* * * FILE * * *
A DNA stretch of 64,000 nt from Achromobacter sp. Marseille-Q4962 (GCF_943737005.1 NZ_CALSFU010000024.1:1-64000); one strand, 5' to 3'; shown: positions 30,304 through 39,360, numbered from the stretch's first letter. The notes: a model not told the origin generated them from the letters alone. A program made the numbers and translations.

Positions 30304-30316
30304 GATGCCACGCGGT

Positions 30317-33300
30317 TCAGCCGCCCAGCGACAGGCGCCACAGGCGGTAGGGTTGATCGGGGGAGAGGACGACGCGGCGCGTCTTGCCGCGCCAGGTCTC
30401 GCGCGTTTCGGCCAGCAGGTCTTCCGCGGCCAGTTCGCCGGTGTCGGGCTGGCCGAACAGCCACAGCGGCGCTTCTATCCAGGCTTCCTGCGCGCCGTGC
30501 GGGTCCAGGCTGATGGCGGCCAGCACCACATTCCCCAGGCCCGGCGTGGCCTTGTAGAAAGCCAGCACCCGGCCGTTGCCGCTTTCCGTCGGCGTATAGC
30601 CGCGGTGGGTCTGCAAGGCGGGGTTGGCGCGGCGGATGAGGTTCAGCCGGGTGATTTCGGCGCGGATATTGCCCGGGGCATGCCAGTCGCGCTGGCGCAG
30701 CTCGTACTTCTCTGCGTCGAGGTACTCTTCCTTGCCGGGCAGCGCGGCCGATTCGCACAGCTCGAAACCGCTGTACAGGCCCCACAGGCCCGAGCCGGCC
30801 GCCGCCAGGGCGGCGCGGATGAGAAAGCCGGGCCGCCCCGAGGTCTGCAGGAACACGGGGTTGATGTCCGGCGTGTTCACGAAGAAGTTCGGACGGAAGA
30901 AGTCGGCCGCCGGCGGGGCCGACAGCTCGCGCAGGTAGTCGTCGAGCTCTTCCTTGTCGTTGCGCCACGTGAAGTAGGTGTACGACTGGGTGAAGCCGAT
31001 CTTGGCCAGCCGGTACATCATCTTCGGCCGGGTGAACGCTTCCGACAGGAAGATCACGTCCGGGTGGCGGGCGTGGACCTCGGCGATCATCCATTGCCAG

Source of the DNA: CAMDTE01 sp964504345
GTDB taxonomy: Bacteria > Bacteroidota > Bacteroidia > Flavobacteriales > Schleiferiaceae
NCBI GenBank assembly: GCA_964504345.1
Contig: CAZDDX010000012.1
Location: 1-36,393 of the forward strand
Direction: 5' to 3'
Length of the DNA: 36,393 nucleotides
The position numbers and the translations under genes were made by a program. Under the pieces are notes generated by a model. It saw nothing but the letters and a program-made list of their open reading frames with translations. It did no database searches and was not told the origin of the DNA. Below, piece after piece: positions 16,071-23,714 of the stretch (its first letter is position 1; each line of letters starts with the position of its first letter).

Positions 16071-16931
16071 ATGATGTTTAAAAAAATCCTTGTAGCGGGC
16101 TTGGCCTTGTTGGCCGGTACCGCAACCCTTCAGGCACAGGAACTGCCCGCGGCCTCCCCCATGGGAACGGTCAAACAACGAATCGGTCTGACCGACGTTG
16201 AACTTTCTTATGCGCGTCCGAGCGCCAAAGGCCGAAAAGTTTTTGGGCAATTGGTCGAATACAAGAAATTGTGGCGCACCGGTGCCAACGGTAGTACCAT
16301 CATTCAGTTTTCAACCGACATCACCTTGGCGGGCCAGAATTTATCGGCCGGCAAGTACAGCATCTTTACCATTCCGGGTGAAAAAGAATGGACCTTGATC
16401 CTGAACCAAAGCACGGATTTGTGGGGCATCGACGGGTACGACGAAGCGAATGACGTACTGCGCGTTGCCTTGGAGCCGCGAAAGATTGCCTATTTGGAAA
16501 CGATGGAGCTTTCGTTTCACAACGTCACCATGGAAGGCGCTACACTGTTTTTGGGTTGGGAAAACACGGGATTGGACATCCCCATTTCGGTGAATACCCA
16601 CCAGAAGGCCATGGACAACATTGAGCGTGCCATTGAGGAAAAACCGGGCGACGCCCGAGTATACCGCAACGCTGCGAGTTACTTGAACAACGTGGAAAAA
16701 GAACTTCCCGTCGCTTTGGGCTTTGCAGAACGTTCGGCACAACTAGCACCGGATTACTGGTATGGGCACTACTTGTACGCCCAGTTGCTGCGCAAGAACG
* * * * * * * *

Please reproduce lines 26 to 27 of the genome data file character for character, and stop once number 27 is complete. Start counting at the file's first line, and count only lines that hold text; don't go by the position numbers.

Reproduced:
16401 CTGAACCAAAGCACGGATTTGTGGGGCATCGACGGGTACGACGAAGCGAATGACGTACTGCGCGTTGCCTTGGAGCCGCGAAAGATTGCCTATTTGGAAA
16501 CGATGGAGCTTTCGTTTCACAACGTCACCATGGAAGGCGCTACACTGTTTTTGGGTTGGGAAAACACGGGATTGGACATCCCCATTTCGGTGAATACCCA